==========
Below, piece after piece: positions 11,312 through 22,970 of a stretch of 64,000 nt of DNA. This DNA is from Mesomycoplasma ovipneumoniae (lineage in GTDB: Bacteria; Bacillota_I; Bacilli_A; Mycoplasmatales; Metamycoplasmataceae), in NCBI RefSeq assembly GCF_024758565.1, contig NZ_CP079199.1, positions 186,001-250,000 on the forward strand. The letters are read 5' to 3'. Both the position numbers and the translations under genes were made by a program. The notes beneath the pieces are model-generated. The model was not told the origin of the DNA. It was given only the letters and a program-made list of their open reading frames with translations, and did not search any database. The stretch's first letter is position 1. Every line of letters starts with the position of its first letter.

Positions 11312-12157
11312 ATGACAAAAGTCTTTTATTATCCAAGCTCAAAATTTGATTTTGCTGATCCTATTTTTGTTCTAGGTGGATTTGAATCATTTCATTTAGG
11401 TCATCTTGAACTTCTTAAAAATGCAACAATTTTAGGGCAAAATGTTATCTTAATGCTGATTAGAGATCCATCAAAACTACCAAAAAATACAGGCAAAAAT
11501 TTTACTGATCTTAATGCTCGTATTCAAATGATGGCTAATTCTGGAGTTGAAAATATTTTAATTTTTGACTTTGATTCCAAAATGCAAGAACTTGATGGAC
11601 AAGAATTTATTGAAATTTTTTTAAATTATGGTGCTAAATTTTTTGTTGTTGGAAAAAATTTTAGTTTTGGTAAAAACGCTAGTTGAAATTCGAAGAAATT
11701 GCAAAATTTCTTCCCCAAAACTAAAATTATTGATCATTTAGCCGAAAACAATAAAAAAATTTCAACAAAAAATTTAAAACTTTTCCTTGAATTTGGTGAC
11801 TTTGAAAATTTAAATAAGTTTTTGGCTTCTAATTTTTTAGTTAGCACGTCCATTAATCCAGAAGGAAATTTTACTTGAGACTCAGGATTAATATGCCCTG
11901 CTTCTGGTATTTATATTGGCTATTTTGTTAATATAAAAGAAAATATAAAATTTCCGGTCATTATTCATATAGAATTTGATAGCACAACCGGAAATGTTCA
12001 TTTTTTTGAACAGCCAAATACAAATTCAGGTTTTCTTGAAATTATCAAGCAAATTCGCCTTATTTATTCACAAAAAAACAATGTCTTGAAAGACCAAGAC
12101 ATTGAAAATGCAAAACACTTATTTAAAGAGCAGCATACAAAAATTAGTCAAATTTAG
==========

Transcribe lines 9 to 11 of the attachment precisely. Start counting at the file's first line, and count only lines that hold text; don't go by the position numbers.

11901 CTTCTGGTATTTATATTGGCTATTTTGTTAATATAAAAGAAAATATAAAATTTCCGGTCATTATTCATATAGAATTTGATAGCACAACCGGAAATGTTCA
12001 TTTTTTTGAACAGCCAAATACAAATTCAGGTTTTCTTGAAATTATCAAGCAAATTCGCCTTATTTATTCACAAAAAAACAATGTCTTGAAAGACCAAGAC
12101 ATTGAAAATGCAAAACACTTATTTAAAGAGCAGCATACAAAAATTAGTCAAATTTAG